At Knife River the somewhat forlorn station had a new sign applied by Steve G. for the photo stop there. Then it was a race against the setting sun to a bridge just outside Duluth for a photo stop -- arrival was just in time as shadows were rapidly swllowing the bridge. Backing north to Lakeside, our train took the siding as the "pizza train" from Duluth came north, making its stop to pick up its dinner right there at the siding -- Domino's really does deliver! Then it was back to the museum in Duluth, followed by a group dinner at a local sports bar.
Day 4 -- September 10, 2006
Okay, based on my original plan I was supposed to be heading for the Twin Cities by now to chase Milwaukee Road 4-8-4 No.261 on a couple of short excursions. The weather forecast for south of Duluth was fairly awful, however, while Duluth was supposed to have sun for most of the day. Thus, I stayed north.
The day was supposed to start with a photo session in the yard of the Lake Superior Railroad Museum, where a few steam locomotives that are normally kept under the train shed would be brought out into the sun. Meanwhile, the Soo Line Historical Society was having a fan trip on the North Shore Scenic, powered by Soo Line GP30 No.700. A bunch of us went chasing the excursion, starting near Duluth. With the photo session beckoning back at the museum, the chasers mused whether to continue chasing or head back -- then it dawned on everybody that anyone who would be attending the photo session was already out here chasing! A group decision was made to hold off the photo shoot until after everyone got the shot of the excursion on the trestle at Palmers.
With that out of the way, it was back to the museum. While there was switching being done in the yard, I ventured inside to do some shooting (since it was still before normal visiting hours I could use my tripod without impeding traffic). The Yellowstone inside the museum is mounted on rollers and every 30 minutes or so the drivers turn. Neat. I was then offered a tour of the restoration shop, which I accepted. Back outside, Northern Pacific 2-6-2 No.2435, Duluth & Northwestern 2-8-2 No.14 and a variety of diesels were all photographed (Jeff Terry provided a concoction of used motor oil and flares to produce smoke from the steamers) before calling it a day before lunch.
Kevin Madsen was out looking for trains in Duluth and phoned in that a train would be heading up Proctor Hill shortly, so a large motorcade left the museum for milepost 2 on the DM&IR. We were only there literally seconds before a train headed up the grade, and a few late arrivals missed it. Not to worry, though -- that wasn't the train Kevin had seen (don't know where that one came from!) and the one we were looking for would be along shortly (which it was). A chase up Proctor Hill through a church parking lot (impeded by the fact that church was just letting out) got some fleet-of-foot folks a second shot.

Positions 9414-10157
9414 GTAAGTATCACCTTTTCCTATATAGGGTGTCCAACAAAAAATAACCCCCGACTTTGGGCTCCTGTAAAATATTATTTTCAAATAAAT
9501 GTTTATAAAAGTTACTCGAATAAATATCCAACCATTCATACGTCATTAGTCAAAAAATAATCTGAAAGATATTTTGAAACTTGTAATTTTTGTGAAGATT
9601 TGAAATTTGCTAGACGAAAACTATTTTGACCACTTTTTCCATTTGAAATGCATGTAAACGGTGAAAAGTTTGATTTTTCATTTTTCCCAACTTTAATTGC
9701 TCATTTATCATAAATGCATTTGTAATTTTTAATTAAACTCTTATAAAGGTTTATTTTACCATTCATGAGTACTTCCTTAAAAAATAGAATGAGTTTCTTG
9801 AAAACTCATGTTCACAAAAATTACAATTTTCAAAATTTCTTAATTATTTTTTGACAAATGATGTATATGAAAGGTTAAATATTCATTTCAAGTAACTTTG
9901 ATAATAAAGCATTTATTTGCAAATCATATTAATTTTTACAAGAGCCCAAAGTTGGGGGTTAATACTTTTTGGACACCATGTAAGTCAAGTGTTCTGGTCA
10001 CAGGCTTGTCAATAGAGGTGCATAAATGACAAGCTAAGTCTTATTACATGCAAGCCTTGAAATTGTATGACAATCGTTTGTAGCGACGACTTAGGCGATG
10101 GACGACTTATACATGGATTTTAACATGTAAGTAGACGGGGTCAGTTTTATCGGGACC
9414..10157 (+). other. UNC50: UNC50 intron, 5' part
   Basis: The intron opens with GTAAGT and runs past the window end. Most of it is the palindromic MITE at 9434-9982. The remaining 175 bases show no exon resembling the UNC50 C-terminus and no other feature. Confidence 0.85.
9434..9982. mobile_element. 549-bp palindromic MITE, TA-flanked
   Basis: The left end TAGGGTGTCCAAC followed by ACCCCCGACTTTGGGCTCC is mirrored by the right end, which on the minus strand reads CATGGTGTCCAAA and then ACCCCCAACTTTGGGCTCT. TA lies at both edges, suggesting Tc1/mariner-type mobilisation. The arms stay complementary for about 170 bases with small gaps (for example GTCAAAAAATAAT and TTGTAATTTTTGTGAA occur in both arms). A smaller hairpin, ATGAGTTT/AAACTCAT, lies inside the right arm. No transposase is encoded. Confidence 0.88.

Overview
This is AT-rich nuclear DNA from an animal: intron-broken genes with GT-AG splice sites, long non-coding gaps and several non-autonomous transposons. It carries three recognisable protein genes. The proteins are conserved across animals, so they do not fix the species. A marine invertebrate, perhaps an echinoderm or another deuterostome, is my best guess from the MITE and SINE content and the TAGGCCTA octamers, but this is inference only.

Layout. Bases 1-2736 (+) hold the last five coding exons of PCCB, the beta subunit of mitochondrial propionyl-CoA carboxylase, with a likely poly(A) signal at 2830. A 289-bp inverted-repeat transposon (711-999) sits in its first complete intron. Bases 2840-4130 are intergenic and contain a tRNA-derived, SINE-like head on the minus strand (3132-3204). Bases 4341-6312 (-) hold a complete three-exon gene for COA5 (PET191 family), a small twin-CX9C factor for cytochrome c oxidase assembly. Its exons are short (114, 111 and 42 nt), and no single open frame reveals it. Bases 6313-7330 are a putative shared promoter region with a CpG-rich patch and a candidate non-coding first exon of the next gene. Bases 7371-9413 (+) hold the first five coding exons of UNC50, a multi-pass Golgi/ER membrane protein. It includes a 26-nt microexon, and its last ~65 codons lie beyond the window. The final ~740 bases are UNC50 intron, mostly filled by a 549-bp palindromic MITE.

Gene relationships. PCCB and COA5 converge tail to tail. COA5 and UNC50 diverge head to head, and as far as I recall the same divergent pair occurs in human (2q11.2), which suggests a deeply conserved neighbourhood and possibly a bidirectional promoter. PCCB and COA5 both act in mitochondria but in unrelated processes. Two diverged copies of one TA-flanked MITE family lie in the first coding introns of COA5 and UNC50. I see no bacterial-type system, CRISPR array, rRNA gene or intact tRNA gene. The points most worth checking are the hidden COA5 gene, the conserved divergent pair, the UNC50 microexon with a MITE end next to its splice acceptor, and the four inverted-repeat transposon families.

Steve G. suggested a quick tour around Duluth to fill out the afternoon, so we headed over to the bridge at Tischers Creek to get the regular northbound North Shore Scenic train, powered by a DM&IR SD9. The Soo Line Historical Society train was due back soon, now with the FP7 leading, so we shot that at Lakeside. Then the scanner reported a DM&IR train approaching Two Harbors, so we raced up there just in time to shoot that. Then we heard a train on the scale at Highland, so we had to go after that. Then, while we were in the area, Steve called a contact at Cliffs Northshore Mining where he found out that, yes, there was a train in the area. We headed deep into the woods to get the train near Norshor Junction and again even deeper in the woods. Finally, the fastest way out of the woods would be to go through Iron Junction. So much for a short tour around Duluth!
A BNSF train was heading south, so we got him at Keenan followed by a nice shot passing a house at Kelsey. A northbound limestone train was in the siding at Kelsey, so we shot him there and again at Iron Junction. Finally, a train was coming out of Fairlane, this one with a DM&IR unit painted in CN colors. We shot it, then headed back to Duluth. I was heading for the Twin Cities and beyond, so my five-hour drive began a little later than I had counted on. The good weather ran out on the way down, and when I arrived in LaCrescent for the night it was pretty rainy.
Day 5 -- September 11, 2006
It didn't take long to find Milwaukee 261 in the rain in LaCrescent on this wet morning. The 261's caretaker and usual engineer, Steve Sandberg, invited me up into the cab to get out of the rain. The 261 wasn't supposed to be here on this day, but its trainset was -- the coaches were heading to Iowa for a trip using two imported Chinese QJ steamers the next weekend, and when diesels couldn't be found to ferry the coaches south, it was decided to use the 261. The nearly matched all-Milwaukee trainset was interrupted only by a couple of private cars near the rear of the train.
The moist air made for a steamy show as the 261 did a bit of switching to get out of LaCrescent. I headed down to Norma for my first shot and was soon in a spirited chase heading for Iowa (keeping in mind that I had a mid-afternoon flight out of Minneapolis). I found a real nice spot in Brownsville, then shot the causeway at Reno. Entering Iowa, I got a couple of locations near New Albin, then finished off the chase at Lansing. It was time to head back to the airport.